Friday, April 13, 2007

"I wish I was Chinese"

This has been Zoe's frequent lament lately. The first time she said it, I replied, " Well, since you were born in China and since your birthparents are Chinese, you are Chinese -- and American, too."

But when she said again today, "I wish I was Chinese," this time I was smart enough to ask, "Well, what makes someone Chinese?"

Zoe's answer, "You have to speak Chinese."

"So would I be Chinese," I queried, " if I could speak Chinese?"

Zoe said, "Yes, you would."

So there you have it -- we can ALL be Chinese!


But on a serious note, Zoe's a pretty smart cookie to have figured this out. Maybe ethnicity and birthplace are not not enough to make one Chinese. Here, without language and culture, she is American. And in America, because of her appearance, she is seen as Chinese and perpetually foreign (after all, she can't even grow up to be President (for my take on the issue, click here)).

Our children adopted from China are really betwixt and between, aren't they? Not fully Chinese to some, not fully American to others. That's really why we're here, to give Zoe and Maya a chance to feel Chinese. I suppose I'll know that the effort has paid off when THEY feel fully Chinese and fully American, no matter how others might choose to label them.

4 comments:

mimifrancoise said...

Zoe really is a "thinker" She has figured out the issue on her own. Even though I have been in the USA for fifty years...and speak English fluently (albeit,with an accent) I am not viewed as an "American", but I feel like one! So continue to do what you are doing and Zoe will feel like she belongs, to whatever she needs to belong! You are doing a great job with those two amazing girls.
bises

Anonymous said...

This brought back memories. Between 4-6 [maybe still a bit now] our daughter considered everyone [self, father, brother] in the family to be Chinese EXCEPT me because everyone--even her baba of Italian American heritage--spoke Chinese.

I envy you--my husband and I would kill to take the kids back to China to live for at least a while. All we have to do is figure out a reason for someone to pay us!!!!!!!

Have a great time!

Anonymous said...

The other day Maggie had a substitute teacher who spoke Chinese. The teacher was counting in Chinese and she asked if anyone knew what language she was speaking. Maggie raised her hand and said "Chinese." She was so proud to know that and also to also be able to count in Chinese! (Despite that fact that she often complains bitterly about going to Chinese school.) Later, the teacher said goodbye to her in Chinese and she replied in Chinese. She mentioned that to me several time. I think little things like this help our kids feel a little more Chinese. Meredith actually asked me the other day if I was Chinese and I said "no." She said "but you speak Chinese!" So, she has also picked up on this idea, too. Of course, I speak VERY little Chinese, but I know enough to be able to teach them a little bit too. The more I read about your jouney, the more I am intersted in spending an extended amount of time in China. Maybe when Meredith is older, I will try teaching English in China during the summer. On our trip, we will be tourists, but I think staying there for a longer amount of time would have a different impact. Sue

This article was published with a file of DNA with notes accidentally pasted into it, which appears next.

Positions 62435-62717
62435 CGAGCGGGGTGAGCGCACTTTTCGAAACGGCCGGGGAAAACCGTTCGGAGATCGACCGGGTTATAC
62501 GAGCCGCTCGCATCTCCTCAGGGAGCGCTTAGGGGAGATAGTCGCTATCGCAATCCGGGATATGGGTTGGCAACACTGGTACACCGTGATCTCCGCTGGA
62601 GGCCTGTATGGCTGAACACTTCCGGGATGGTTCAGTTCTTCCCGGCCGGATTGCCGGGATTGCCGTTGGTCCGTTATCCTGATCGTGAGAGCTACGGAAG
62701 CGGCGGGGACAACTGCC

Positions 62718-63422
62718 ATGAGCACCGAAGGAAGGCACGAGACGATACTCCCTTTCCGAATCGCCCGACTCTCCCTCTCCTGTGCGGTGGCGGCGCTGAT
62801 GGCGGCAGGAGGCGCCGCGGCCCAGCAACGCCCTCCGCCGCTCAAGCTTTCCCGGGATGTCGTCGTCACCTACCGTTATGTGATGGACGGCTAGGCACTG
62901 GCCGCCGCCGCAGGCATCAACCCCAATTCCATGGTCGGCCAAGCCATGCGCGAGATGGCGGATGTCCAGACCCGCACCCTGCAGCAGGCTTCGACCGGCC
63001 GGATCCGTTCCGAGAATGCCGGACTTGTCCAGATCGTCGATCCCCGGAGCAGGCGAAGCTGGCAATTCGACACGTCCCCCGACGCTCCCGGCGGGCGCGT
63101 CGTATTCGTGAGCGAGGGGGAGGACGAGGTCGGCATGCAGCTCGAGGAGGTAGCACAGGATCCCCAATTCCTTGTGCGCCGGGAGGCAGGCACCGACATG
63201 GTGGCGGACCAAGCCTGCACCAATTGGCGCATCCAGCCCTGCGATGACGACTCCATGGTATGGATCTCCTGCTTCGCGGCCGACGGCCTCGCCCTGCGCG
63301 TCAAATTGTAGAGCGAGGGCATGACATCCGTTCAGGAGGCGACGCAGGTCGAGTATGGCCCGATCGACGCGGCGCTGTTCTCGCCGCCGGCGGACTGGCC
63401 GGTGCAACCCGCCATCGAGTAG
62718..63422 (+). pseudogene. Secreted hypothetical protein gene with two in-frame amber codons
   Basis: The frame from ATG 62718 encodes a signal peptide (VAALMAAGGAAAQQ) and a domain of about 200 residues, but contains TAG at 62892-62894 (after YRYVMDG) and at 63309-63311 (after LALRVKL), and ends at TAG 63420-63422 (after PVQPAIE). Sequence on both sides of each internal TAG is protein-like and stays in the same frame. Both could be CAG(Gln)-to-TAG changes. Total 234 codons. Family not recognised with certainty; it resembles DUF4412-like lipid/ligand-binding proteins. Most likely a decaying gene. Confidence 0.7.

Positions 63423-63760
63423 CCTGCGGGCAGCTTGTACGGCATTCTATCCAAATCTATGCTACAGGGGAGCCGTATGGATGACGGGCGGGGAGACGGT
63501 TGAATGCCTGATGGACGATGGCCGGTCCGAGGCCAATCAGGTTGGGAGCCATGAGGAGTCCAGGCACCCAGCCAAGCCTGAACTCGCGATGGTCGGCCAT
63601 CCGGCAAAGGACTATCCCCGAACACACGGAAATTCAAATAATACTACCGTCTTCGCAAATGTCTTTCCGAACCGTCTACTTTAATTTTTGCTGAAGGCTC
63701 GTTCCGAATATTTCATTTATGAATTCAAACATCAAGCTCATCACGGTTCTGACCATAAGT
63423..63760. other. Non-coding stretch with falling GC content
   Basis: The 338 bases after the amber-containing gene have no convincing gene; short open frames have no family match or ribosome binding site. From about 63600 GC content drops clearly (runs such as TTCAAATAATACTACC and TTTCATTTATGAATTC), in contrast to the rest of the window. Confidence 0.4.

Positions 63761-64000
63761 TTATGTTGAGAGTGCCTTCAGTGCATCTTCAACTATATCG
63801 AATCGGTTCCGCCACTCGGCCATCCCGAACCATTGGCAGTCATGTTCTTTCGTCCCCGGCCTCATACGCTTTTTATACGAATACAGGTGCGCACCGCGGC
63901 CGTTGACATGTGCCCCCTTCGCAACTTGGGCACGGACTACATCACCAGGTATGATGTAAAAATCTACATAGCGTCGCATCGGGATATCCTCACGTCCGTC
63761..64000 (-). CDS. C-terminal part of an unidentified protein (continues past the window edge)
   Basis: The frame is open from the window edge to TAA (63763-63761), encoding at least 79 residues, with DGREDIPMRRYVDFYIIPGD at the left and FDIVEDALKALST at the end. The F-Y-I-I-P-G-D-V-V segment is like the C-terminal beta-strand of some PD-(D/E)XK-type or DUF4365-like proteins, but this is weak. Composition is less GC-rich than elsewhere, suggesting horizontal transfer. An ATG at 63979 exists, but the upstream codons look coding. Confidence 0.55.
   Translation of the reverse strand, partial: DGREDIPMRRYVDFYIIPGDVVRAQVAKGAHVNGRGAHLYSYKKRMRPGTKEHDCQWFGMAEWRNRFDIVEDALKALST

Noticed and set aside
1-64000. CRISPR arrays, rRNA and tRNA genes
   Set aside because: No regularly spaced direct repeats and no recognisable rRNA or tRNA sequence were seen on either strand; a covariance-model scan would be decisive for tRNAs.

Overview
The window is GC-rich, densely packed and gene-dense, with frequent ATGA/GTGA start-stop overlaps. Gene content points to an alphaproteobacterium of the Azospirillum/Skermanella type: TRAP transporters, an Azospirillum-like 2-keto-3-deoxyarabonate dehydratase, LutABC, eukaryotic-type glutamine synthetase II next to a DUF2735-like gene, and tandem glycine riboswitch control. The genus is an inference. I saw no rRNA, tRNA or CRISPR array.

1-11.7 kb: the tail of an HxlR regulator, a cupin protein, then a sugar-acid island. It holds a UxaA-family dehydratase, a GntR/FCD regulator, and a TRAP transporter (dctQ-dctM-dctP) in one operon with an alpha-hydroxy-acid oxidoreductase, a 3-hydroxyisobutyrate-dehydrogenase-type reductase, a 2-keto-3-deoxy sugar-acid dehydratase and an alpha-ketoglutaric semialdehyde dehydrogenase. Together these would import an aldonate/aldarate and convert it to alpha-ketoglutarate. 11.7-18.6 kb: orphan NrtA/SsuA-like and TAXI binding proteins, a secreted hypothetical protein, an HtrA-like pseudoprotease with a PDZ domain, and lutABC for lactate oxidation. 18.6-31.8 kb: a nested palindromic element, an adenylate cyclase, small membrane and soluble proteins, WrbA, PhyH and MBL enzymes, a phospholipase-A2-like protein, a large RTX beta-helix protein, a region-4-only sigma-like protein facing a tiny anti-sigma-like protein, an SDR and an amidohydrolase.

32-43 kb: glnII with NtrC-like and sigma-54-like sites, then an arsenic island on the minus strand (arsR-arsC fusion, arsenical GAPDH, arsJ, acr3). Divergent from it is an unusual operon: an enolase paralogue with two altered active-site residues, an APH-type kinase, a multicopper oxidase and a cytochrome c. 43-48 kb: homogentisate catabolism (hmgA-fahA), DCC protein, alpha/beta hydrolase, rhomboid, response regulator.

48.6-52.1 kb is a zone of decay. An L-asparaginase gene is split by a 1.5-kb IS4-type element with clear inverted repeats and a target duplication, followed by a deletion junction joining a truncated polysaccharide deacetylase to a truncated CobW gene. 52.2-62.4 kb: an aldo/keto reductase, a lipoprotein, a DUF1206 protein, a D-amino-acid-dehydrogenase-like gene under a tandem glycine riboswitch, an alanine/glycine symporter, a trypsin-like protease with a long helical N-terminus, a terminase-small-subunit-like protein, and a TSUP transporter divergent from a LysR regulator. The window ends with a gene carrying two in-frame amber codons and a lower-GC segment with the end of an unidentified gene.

Allen said...

"And in America, because of her appearance, she is seen as Chinese and perpetually foreign (after all, she can't even grow up to be President ..."

I just found your blog through google search. I have read a lot of them and thoroughly enjoyed them. I can relate to many of the things you have written about raising bi-cultural kids. I am Chinese from Fujian, China, and educated in Xiamen University in the 80's (that's how I stumbled upon your blogs when googling with keywords 'Xiamen Blogs by Americans'). I left Xiamen in 1989 for the U.S. and have never had a chance to visit XiaDa since. I have been to China many times, though. Since my wife and I are both Chinese, our kids are naturally - you guess it right - Chinese-looking. Our kids speak Chinese at home and we have a Chinese nanny who doesn't speak English. That helps with their Chinese. Just like you, I want my kids to feel comfortable being American as well as Chinese. As far as I can tell(from other older Chinese kids born and raised in America), it's very hard for Chinese-looking kids to feel American even though they are born in America and speak unaccented English. No matter how hard they try, they will still be viewed as Chinese. My 8-year old daughter was very heart broken one day when two of her best friends at school decided not to let her sit with them and told her that "We have lighter skin. You have darker skin." Race issue will never be over.

BTW, on another post, you wrote that your Chinese students didn't think "China has a race issue since its people are homogeneous." Nothing can be farther away from the truth. Chinese have always been one of the most racist people in the history. Ask any of your Fujian, Guangdon, or other Southern students to tell you the literal meaning of the word 'foreigner' in their dialect. It has a derogatory racist connoation. Maybe the English equivalent is "uncivilized barbarians"? Can you imagine anyone in America label another group as barbarians? Well, maybe except for the Southern rednecks. Those guys can even make a living poking fun at themselves. You should ask your students what they think if they are married to an African or black Indian? Chinese in general are fine with Caucasians but are not at all the case with black folks. We can only hope one day people would actually look at each other by the content of one's character instead of the skin color.